SpaceX set to make history by launching its first reused Falcon 9 rocket into space

SpaceX is set to launch a reused Falcon 9 rocket into space on Thursday 30 March.SpaceX

SpaceX is poised to make history on Thursday with the first relaunch of a used Falcon 9 rocket into space from Launch Complex 39A at Nasa's Kennedy Space Center in Florida. The space-transportation company is scheduled to launch SES-10, a commercial communications satellite for the Luxembourg-based satellite operator SES, into orbit at 6:27 PM EST (11:27 PM BST).

The rocket's lower section - first stage - has already been the space and back in the CRS-8 mission when it was sent cargo to the International Space Station for Nasa in April 2016. The booster was then successfully landed on a floating platform in the Atlantic.

This launch will mark the first time SpaceX has attempted to reuse one of its rockets in a major milestone for the company attempting to reuse rockets and considerably lower launch costs. Until now, rocket stages are typically discarded. The first stage and clamshell of the Falcon 9 rocket are new.

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SpaceX will again attempt to land the first stage on the "Of Course I Still Love You" droneship in the Atlantic Ocean after takeoff, which means the vehicle could see more flight time going forward as well. The company has successfully landed and recovered eight rockets to date.

"We're at the edge of quite a significant bit of history here," Martin Halliwell, chief technology officer at SES said in a statement. "We've been through this thing with a fine-toothed comb. SpaceX have been through this with a fine-toothed comb. This booster is a really good booster, and we're confident."

SES is also getting a discount for launching the SES 10 satellite on a rocket with a previously flown first stage. New Falcon 9 rockets are usually advertised at around $62m (£49.8m) each.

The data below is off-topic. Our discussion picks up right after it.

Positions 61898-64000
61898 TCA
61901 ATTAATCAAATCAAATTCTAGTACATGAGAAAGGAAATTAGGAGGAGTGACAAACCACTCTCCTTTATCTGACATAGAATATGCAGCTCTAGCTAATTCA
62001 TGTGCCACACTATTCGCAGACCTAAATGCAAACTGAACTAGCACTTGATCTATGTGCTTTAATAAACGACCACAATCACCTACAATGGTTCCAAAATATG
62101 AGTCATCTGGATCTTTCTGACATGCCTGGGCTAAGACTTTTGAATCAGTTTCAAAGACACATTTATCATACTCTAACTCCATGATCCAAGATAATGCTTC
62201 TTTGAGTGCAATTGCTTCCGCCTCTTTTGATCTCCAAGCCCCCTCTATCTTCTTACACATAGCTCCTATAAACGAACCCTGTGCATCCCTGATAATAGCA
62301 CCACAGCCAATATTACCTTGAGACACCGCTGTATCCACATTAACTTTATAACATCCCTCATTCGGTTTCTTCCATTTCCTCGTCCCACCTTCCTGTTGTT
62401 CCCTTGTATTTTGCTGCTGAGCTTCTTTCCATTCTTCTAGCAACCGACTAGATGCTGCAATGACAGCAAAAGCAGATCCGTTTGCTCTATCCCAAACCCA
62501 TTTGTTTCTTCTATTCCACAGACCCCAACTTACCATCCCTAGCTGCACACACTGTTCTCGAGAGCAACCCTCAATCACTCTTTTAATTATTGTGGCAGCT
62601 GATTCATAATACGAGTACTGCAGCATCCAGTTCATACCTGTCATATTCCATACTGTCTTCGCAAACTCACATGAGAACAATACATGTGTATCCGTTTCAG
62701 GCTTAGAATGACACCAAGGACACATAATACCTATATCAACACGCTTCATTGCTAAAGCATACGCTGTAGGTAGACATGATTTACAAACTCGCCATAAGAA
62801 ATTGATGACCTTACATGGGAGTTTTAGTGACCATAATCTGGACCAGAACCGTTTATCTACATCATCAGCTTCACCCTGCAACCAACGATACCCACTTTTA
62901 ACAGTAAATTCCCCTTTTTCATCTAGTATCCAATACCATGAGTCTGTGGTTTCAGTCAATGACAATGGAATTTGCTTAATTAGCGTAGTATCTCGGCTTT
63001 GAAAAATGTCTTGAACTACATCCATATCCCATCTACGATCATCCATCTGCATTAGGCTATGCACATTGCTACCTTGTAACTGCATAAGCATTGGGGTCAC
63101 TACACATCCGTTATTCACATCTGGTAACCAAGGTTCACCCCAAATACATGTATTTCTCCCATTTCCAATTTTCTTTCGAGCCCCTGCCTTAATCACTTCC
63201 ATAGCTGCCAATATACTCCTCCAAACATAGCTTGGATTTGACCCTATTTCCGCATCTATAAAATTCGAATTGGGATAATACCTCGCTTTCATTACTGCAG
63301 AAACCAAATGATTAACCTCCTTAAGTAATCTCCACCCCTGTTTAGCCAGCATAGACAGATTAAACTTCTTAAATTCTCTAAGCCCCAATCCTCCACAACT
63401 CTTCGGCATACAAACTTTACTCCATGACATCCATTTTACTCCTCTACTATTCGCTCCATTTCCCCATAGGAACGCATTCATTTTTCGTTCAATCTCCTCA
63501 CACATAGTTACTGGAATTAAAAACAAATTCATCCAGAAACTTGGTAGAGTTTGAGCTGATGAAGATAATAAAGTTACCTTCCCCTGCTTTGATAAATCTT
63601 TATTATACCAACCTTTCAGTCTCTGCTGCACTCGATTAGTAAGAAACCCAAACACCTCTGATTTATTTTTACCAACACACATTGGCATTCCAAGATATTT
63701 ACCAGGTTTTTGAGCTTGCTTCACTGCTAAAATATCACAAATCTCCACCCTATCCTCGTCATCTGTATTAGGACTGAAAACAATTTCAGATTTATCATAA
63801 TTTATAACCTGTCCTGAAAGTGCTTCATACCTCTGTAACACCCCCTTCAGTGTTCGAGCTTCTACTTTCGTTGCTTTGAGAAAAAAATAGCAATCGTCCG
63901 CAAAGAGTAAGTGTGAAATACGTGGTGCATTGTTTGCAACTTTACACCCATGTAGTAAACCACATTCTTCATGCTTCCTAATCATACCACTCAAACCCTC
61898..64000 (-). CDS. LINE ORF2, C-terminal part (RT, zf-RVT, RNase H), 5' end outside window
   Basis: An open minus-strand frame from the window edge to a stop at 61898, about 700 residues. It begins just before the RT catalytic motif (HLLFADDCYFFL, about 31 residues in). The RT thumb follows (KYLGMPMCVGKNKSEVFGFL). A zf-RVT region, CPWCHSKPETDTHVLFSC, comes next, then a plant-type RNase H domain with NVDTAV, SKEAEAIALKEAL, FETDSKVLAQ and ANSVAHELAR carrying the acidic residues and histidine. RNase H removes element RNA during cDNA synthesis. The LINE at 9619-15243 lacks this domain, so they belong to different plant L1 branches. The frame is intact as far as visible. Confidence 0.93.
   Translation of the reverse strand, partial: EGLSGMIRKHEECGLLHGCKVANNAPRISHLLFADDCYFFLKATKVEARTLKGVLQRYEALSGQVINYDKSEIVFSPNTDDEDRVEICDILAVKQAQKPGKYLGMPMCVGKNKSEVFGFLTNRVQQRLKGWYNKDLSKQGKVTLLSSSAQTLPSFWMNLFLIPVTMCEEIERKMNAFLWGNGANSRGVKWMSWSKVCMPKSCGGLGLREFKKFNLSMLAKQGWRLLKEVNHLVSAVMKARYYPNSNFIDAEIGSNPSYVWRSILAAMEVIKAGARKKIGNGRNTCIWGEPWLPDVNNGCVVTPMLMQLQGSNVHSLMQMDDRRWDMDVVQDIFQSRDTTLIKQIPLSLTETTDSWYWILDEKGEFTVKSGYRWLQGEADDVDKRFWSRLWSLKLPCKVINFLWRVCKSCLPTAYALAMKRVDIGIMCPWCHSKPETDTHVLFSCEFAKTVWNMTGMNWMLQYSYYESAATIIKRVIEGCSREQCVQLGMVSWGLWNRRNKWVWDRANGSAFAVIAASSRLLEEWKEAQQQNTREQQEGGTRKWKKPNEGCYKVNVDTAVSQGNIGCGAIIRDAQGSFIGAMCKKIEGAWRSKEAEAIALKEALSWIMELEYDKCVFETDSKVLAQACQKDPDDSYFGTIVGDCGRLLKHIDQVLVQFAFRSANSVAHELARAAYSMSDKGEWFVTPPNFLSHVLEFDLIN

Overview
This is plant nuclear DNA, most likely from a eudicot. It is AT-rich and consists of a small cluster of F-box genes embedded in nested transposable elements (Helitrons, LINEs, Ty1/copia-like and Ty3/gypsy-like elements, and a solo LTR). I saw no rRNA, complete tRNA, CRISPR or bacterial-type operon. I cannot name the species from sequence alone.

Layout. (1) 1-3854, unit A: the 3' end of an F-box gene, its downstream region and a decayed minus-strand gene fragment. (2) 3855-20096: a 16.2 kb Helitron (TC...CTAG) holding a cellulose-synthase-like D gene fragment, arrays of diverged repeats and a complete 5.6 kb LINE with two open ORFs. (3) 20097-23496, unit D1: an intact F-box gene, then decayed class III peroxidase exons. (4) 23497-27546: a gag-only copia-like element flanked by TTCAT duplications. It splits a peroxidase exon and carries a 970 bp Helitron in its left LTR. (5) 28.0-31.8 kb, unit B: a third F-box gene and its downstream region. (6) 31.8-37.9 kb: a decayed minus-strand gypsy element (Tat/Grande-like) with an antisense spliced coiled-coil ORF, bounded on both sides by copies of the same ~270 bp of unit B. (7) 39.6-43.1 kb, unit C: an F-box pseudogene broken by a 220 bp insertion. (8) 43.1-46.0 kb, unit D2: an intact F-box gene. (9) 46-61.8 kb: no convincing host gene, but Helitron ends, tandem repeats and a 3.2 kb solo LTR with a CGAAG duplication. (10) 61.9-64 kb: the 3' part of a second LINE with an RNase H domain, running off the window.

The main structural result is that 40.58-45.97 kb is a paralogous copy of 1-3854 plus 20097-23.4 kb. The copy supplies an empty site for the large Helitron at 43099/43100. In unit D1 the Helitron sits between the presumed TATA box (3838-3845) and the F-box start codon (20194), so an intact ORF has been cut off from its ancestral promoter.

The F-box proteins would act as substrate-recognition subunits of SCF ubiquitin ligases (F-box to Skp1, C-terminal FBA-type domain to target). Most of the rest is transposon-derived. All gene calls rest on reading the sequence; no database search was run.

Halliwell said the reusability factor is not just "an issue about money."

"Will re-usability lead to cheaper prices? I hope so, but for us it's also about having a route to space," Halliwell told BBC News. "We've been waiting for six months now to fly SES-10, and that's because there was no other alternative opportunity.

"If we can start getting the rocket companies looking toward re-usability and going down this path, we should have much more flexibility in being able to launch our various different missions."

SpaceX and Tesla CEO Elon Musk has also long touted the concept of "full and rapid reusability" to revolutionise and reduce the cost of space access. With a backlog of 70 missions worth over $10m, the company plans to launch its Falcon 9 rockets every two to three weeks this year from the new launch pad at the Kennedy Space Centre.

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"I think this is a really good milestone for the future of space flight," Musk said after the rocket booster's successful landing last year. "I think it's another step towards the stars. In order for us to really open up access to space, we've got to achieve full and rapid reusability. And being able to do that for the primary rocket booster is going to have a huge impact on cost."

The two and a half hour launch window is scheduled to open at 6:27PM EST on 30 March with the satellite deploying about 32 minutes after liftoff. It will be livestreamed on SpaceX's hosted webcast on YouTube.

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